Attention Patrick Ness Fans: April Book Giveaway

Ness-philes, get excited – this month, each of our Boomerang Books Members are in the running to win a signed copy of 2008 Guardian Children’s Fiction Prize Winner’s latest, and a signed preview of his upcoming trilogy-ender. The full prize list includes:

Not a member? Sign up today.

APRIL FACEBOOK GIVEAWAY

Are you on Facebook? Don’t forget to join our Group for your chance to this prize pack that includes:

A big thanks to our friends at Celapene Press, Ford St, Frances Lincoln Children’s Books, Pan Macmillan for supporting our giveaways this month. and Walker Books.

BONUS GIVEAWAY

You have until Friday 9 April to enter a special Patrick Ness competition. We’re giving away… an extract. While it doesn’t sound like much, this is actually a special preview of Ness’ yet-to-be-released Monsters of Men, and it’s signed! All you have to do is email me, and in 20 words or less, tell me why you should be the lucky Patrick Ness fan that gets it.

KEEP AN EYE OUT…

Those that have been reading the blog know how enamoured I was with the Gone book trailer, well, later in the month, we’ll be giving 10 copies away to Boomerang loyalists, so keep your eyes peeled for details.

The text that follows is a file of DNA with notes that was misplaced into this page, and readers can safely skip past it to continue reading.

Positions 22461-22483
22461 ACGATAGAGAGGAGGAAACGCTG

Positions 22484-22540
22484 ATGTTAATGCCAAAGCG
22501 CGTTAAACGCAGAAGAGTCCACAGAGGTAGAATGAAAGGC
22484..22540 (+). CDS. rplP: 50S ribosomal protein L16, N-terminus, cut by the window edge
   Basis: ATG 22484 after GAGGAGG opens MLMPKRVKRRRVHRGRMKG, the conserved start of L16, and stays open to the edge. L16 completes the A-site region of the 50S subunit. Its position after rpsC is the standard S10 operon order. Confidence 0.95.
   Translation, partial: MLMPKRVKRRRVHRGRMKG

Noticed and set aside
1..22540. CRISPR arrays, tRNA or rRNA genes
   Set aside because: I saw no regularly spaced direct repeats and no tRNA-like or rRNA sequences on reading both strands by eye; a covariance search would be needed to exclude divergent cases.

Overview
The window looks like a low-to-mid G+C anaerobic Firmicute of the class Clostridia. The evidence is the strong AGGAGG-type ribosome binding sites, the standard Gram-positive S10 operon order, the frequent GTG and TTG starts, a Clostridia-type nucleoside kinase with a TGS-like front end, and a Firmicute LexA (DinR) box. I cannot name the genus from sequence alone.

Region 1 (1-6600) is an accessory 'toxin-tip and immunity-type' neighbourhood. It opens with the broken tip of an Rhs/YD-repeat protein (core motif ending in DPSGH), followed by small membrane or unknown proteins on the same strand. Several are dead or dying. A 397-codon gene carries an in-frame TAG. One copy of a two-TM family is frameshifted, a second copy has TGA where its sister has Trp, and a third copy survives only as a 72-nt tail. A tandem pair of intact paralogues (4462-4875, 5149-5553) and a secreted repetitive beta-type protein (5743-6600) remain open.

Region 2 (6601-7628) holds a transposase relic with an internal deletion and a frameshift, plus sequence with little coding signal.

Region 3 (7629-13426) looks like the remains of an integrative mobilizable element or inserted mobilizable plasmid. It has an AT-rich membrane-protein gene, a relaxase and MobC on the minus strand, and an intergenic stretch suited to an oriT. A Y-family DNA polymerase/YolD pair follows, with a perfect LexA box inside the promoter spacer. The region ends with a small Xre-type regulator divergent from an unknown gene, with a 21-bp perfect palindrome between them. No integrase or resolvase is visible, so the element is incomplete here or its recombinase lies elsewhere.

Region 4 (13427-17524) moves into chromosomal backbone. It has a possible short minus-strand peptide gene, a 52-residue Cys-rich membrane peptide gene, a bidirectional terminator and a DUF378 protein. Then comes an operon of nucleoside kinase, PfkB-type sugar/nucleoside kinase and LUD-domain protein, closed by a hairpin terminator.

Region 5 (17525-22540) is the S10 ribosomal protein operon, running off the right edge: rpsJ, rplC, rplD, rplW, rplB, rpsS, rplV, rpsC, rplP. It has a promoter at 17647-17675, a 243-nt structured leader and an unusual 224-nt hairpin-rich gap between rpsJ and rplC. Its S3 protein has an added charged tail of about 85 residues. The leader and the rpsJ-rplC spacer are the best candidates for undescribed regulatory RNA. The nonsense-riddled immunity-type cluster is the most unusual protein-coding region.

Boys & Body Image: A Reflection On Shane’s Post

I think, as a twenty-year-old, I can still speak for this current teenage, male generation – even just a small, nerdy, poetry/novel-writing subsection of it.

Body image is everything.

I remember hearing once that boys feel the pressure more than girls, for two reasons: 1. for girls, it is accepted to have these issues, and 2. while girls have the ‘get slim’ clouding over them, boys are burdened with the ‘get slim, but also gain muscle’, which results in over-exercise and strain. Not to diminish the experience of girls battling body issues, I can only speak as a young male, but I remember that in the lead up to my novel’s release, I wasn’t busy writing a follow-up, I was consuming protein shakes, exercising five days a week, restricting calorie intake, feeling guilty for a beer or a soft drink – and it caught up with me, I slipped two discs in my lower back, and that’s an injury that will restrict me for the rest of my life. Because being a teenage author wasn’t enough. At least, in my mind it wasn’t.